In the aftermath of a natural disaster, there's usually a breakdown in the infrastructure of the affected region: Roads may be impassable, telecommunications are rendered useless, electricity and other energy supplies are unavailable, and a general sense of malaise can easily creep in.
But does that mean an epidemic or other public health crisis is in the offing? You could be forgiven for thinking it's inevitable, since the popular notion of disaster zones as breeding grounds for all sorts of bacterial and viral contagion persists largely unchallenged. But a rigorous review of the facts in disaster zones reveals some interesting facts.
The Breakdown in Utilities and Infrastructure
When power supplies are cut off, safe food supplies and drinking water are imperiled. Water and wastewater plants are often offline, and a lack of refrigeration can cause food to spoil. According to a CDC report, this was the case in New York City after a 2003 blackout, when observers noticed a spike in diarrhea cases brought on by the consumption of spoiled food.
But in most disasters, infections and other diseases are held in check unless there is widespread dispersal of the population. When people are forced to flee an area after an earthquake, tsunami, flood or other natural or man-made disaster, a lack of safe food, clean drinking water and sanitation make the outbreak of disease a real risk.
The spread of communicable disease is much higher when displacement occurs because of war or other armed conflict. Indeed, some two-thirds of the deaths in war-torn areas has been blamed on communicable disease, according to the CDC. This is one of the most serious effects of war.
Dead Bodies After a Disaster
Perhaps the most persistent misconception about diseases following a disaster is the spread of diseases from dead bodies. These myths have been wildly exaggerated by news media and other uninformed sources.
In fact, there's almost no evidence that dead bodies help to spread disease, either in a disaster zone or in unaffected areas. Indeed, living bodies pose a much greater disease risk than the dead. The only exceptions to this are in areas where cholera or some kind of hemorrhagic fever is common, since those pathogens can spread from dead bodies.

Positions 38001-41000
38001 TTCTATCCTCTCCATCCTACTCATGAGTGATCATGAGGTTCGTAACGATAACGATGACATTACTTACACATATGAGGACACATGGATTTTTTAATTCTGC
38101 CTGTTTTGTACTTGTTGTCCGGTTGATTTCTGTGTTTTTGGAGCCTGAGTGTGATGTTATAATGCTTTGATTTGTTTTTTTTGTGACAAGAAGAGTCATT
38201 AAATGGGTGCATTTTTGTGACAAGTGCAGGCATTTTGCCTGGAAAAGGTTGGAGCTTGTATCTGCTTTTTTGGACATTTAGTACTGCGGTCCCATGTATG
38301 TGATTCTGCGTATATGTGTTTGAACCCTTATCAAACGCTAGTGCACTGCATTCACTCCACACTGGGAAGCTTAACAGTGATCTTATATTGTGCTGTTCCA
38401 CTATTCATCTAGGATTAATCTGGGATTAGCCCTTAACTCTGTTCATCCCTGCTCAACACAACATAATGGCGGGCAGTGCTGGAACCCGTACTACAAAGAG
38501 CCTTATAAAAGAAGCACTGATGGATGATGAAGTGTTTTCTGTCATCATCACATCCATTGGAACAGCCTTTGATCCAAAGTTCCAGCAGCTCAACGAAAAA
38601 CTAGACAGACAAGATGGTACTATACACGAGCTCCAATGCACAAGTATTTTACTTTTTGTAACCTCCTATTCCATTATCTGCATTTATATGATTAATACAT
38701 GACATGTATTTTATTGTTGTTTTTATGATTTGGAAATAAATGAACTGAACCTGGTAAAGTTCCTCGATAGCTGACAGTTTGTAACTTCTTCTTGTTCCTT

A report from Haiti bears this out: After the devastating earthquake of 2010 struck the Caribbean island nation, journalists, military officials -- even Bill Clinton -- spoke alarmingly about the potential for an outbreak of disease, according to Popular Science.
The disease never occurred, however, until it was brought into the country from Asia several months after the earthquake, from U.N. peacekeeping forces who had arrived from Kathmandu. The soldiers were not properly screened for cholera after leaving Asia, and once they arrived in Haiti, the disease spread from their military base's primitive latrines into the waterways of Haiti.
Disasters and Disease Can Happen Anywhere
None of this should imply, however, that there are no diseases or public health problems associated with disaster zones. Indeed, the list of disease outbreaks following recent disasters is long and grim: Malaria in Costa Rica following a 1991 earthquake, leptosporosis in Argentina after a 1998 flood, hepatitis in 2005 after an earthquake in Pakistan and a Salmonella outbreak in Indonesia after flooding in 1992-93 are all, sadly, typical.
Though infectious diseases seem to be more common in developing countries after a disaster, it can happen anywhere. Severe diarrheal illness, norovirus, Salmonella and cholera were common in the United States after Hurricanes Katrina and Allison, the CDC reports, and most often seen in evacuees. And many cases of fungal coccidiomycosis occurred after the 1994 Northridge earthquake in Los Angeles, caused by airborne dust following quake-triggered landslides.
It's worth noting that many of these disease outbreaks were entirely preventable, but steps need to be taken before any disaster strikes to preclude the spread of illnesses. As the CDC points out, reacting after a catastrophe is too late: "The destruction of the preexisting public health infrastructure can aggravate (or eliminate) what may have been weak pre-disaster systems of surveillance and response."